And it’s not just that the male and female leads almost always end up together, but these stories are mostly told from a male perspective, and the female has no agency in this relationship. She’s not another character who makes a choice or falls in love; she will be with the male lead. She’s a prize for reaching the end of the tale, a trophy for the hero. And as the old saying goes, everyone is the hero of their own story. This kind of thinking can apply to real life as well.

You may see where I’m going with this…

Fiction is many things: entertainment, an industry, an art form. But first and foremost, it’s a teacher. People tell stories because it’s one of the easiest ways to learn information. Our histories are constructed into narratives with villains, heroes and climactic battles, abstract concepts of mathematics and science are taught through simple stories, even simple bits of information from our daily lives are conveyed through anecdotes.

And perhaps most importantly, stories are how we convey our morals and social norms to our children. This is the reason that every religion has a canon of stories and parables associated with it; we teach our young by examples as demonstrated in stories, and children absorb what they see and hear. It shapes their understanding of how the world works.

So, we have an enormous, constantly-growing body of fiction, much of which is consumed by young boys, and almost all of which is telling them that simply for being what they are, the hero of their own story, they are entitled to, nay, guaranteed a woman to be their love interest. And boys are being taught this lesson in an era in which, strictly speaking, women no longer need a man by default.

There’s a lot of talk about what dangerous lessons fiction might be teaching our children. People worry about violent films, television and video games turning children into school shooters. Religious fundamentalists decry what they believe to be pro-gay messages that could turn their children into homosexuals, or books about magic like Harry Potter turning kids into Satanists.

But nobody seems to be talking about the dangers of teaching young boys that, when they grow up, they are entitled to a relationship with a woman by default. And to me that seems like a far more dangerous message, because it’s insidious.

Even the most forward-thinking young men, who support gender equality in every way possible, can fall prey to this misconception, because it doesn’t inherently conflict with a pro-feminist value system. After all, sticking up for women’s rights makes you a nice guy, a good person, a hero. And doesn’t the hero always get the girl?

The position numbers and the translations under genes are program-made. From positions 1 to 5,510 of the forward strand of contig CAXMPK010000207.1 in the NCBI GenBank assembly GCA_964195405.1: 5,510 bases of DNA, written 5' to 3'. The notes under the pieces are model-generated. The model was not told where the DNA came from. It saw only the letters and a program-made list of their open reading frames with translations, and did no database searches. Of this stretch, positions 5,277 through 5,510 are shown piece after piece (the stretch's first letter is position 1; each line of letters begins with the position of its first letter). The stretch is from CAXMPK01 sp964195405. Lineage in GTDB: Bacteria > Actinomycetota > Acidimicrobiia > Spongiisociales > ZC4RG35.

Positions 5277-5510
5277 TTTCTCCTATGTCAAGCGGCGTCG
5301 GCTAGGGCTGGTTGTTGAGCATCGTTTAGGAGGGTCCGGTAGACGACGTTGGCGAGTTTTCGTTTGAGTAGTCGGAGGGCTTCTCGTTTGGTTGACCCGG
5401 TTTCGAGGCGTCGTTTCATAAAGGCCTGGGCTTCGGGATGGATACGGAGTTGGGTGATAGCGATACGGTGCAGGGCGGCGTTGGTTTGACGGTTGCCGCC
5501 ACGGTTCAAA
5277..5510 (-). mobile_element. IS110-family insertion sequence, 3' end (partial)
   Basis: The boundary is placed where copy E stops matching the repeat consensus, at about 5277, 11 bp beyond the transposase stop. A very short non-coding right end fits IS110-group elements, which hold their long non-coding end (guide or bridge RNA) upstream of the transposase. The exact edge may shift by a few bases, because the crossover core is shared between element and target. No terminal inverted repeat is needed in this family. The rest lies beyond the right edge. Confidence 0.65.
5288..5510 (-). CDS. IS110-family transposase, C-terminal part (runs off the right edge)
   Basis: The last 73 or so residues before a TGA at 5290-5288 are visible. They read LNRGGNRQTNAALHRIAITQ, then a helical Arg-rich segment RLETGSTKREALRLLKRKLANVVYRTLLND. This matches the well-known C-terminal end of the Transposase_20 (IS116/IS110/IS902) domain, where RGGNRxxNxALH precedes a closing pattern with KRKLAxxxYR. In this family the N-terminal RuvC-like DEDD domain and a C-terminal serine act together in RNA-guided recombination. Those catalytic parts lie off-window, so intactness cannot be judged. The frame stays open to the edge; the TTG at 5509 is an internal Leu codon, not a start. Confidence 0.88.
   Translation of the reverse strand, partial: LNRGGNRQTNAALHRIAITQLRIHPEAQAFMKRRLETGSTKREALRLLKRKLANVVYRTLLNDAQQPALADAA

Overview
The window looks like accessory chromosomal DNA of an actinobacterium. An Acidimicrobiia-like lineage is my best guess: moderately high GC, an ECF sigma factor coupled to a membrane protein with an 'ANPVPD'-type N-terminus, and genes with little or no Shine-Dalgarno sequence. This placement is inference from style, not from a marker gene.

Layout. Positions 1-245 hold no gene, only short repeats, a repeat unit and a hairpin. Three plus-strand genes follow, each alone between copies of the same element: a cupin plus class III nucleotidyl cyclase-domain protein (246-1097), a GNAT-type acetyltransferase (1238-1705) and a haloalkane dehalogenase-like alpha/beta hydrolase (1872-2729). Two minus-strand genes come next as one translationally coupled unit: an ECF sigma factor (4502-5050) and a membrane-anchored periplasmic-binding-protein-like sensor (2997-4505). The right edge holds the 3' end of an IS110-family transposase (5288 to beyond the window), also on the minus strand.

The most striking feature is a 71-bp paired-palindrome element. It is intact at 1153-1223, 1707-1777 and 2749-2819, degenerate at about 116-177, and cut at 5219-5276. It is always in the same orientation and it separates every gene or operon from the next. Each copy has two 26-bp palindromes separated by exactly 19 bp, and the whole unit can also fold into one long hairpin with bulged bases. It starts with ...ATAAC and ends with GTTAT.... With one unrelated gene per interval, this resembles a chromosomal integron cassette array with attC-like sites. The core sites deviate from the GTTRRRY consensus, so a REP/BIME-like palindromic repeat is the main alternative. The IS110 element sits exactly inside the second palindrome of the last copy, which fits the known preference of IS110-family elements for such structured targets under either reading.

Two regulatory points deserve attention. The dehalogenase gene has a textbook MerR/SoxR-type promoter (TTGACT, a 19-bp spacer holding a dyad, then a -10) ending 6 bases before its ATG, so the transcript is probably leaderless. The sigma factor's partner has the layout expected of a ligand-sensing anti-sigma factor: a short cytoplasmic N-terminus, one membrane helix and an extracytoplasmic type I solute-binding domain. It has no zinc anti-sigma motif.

It’s insidious because, even for writers, it’s hard to get away from. It’s everywhere. In many ways, it’s become as intrinsic to storytelling as the three-act structure. But like that structure, this trope of the woman-as-trophy can be subverted. It can be played with. It can be changed.

As writers, it’s our duty to do so. As society changes and progresses, so must the lessons we teach. A society should move forward because of its stories, not in spite of them.

Compulsive Storytelling

Nothing to do now but wait. *Sigh.*

Nothing to do now but wait. *Sigh.*

Recently, I started watching the anime series Attack on Titan, which just recently began its US television run on Cartoon Network…and by “started watching,” I mean that I shotgunned the entire first season on Netflix in about four days. Attack on Titan is one of the most compelling, compulsively watchable shows I’ve ever seen, and once I finished watching the first season, and after the realization sank in that now I was stuck waiting for the second season to be released when it hasn’t even started production yet in Japan, I began to think about why that is.

Even those of you who haven’t seen Attack on Titan yet (which you totally should) can probably relate to this. I think everybody has found a TV show they can’t stop watching, or a book that’s almost impossible to put down until you reach the last page, or even a video game whose story grabs you and won’t let you go until you finish all 30-odd hours of it. Every storyteller’s desire is to create a story like that; something that grips the audience all the way through and leaves them wanting more.